War of the Rebellion: Serial 024 Page 0118 WEST TENN. AND NORTHERN MISS. Chapter XXIX.

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Iuka, with a large force at the latter place, you gave me verbal orders to prepare all my available force, consisting of Davies', Ross', and McArthur's divisions, altogether numbering about 8,000, to move upon the enemy by the roads north of the Memphis and Charleston Railroad. In addition to the verbal orders the following written instructions wee received from you:

HEADQUARTERS DISTRICT OF WEST TENNESSEE,

Corinth, Miss., September 16, 1862.

Major-General ORD, Commanding Post:

GENERAL: On the strength of Colonel Mower's telegram I deem it advisable to send our forces to within supporting distance of him. If General Ross can move his forces he had better go to Glendale, or either side of there where water can be found, and be on the alert to give assistance if requires. Captain Reynolds can furnish any teams they may require.

Respectfully, &c.,

U. S. GRANT,

Major-General.

HEADQUARTERS DISTRICT OF WEST TENNESSEE,

Corinth, Miss., September 17, 1862.

Major-General ORD, Corinth, Miss.:

GENERAL: We will get off all our forces now as rapidly as practicable. I have dispatched Rosecrans that all our movements now would be as rapid as compatible with prudence, informing him at the same time of where your troops now are and that those not yet off would be at and near Glendale to-night; you probably with them. I directed Rosecrans to give me his routes and will inform you of them. Take an operator with you, who as a pocket instrument, which can be attached to the wires any place desired, if there is such a place. I will leave to-morrow for Burnsville if to-day does not develop something to make a different plan necessary.

Respectfully, &c.,

U. S. GRANT,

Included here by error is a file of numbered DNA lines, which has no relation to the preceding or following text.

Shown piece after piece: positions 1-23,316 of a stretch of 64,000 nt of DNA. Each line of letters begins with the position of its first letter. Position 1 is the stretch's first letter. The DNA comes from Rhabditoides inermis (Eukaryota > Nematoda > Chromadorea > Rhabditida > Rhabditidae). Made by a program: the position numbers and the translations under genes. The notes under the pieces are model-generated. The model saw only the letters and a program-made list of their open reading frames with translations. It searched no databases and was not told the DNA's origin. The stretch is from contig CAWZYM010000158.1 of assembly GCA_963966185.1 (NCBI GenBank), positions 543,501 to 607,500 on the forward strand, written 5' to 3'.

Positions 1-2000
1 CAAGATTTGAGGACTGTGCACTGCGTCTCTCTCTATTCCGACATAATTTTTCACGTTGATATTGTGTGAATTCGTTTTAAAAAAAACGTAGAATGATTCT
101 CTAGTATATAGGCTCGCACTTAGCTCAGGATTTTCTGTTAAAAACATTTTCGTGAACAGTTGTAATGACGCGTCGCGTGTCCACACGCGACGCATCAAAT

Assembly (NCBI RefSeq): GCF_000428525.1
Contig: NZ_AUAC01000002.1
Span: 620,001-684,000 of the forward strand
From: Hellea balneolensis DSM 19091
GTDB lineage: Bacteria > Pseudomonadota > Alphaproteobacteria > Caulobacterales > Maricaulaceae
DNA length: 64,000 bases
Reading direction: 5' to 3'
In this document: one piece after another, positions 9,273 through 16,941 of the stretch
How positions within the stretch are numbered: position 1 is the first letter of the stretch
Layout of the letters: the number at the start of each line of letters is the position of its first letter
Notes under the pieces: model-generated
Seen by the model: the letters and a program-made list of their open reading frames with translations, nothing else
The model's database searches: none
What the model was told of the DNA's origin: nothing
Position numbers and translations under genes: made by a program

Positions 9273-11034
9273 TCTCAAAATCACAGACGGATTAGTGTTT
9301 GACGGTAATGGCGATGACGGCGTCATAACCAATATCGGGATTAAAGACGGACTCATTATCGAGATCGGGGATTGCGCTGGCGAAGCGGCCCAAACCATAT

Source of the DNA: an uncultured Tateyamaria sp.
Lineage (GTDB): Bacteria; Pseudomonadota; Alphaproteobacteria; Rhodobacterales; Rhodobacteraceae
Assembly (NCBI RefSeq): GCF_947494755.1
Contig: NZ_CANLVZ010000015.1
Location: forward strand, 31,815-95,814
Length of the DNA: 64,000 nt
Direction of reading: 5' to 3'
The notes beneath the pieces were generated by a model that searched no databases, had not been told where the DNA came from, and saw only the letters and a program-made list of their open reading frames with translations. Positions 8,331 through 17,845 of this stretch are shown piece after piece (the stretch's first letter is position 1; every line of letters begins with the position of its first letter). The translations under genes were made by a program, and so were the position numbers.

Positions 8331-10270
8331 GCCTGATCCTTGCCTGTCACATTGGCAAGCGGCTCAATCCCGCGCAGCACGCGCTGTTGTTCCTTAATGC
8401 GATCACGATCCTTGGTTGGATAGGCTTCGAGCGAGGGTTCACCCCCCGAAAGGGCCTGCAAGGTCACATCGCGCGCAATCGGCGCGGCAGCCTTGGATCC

Major-General.

The latter of these two dispatches was received about 5 p. m. on September 17. In obedience to these orders the troops which had moved up to Glendale on the 17th were moved to Burnsville on the morning of the 18th, at which place I arrived about noon and found you there. In the course of that evening dispatches were received from General Rosecrans, stating that a large portion of his command had been delayed by mistaking the route and following one of my columns and was still about 20 miles from Iuka.

Early on the morning of the 19th, by your orders, Ross' division was placed within 6 miles of Iuka, to hold the enemy's advance guard and skirmishers in check. This was on the direct or lower road, between Burnsville and Iuka. McArthur's division was ordered to advance to within a like distance of Iuka on the Eastport road, and, intelligence having been received that the enemy were making demonstrations upon Corinth from the south and west, you directed me to retain Davies' division at Burnsville, to be ready to return to Corinth by rail at a moment's notice. I made a careful reconnaissance of the enemy's front toward Corinth between 9 and 3 o'clock on that day. While making the reconnaissance, about 10 o'clock that morning, I received from you the following dispatch:

SEPTEMBER 19, 1862.

GENERAL: I send you dispatch received from Rosecrans late in the night. You will see that he is behind where we expected him. Do not be too rapid with your advance this morning, unless it should be found that the enemy are evacuating.

By order of Major-General Grant:

CLARK B. LAGOW,

Colonel and Inspector-General.

After completing the reconnaissance I returned to Burnsville about 4 p. m., and reported to you that the enemy showed a bold front to-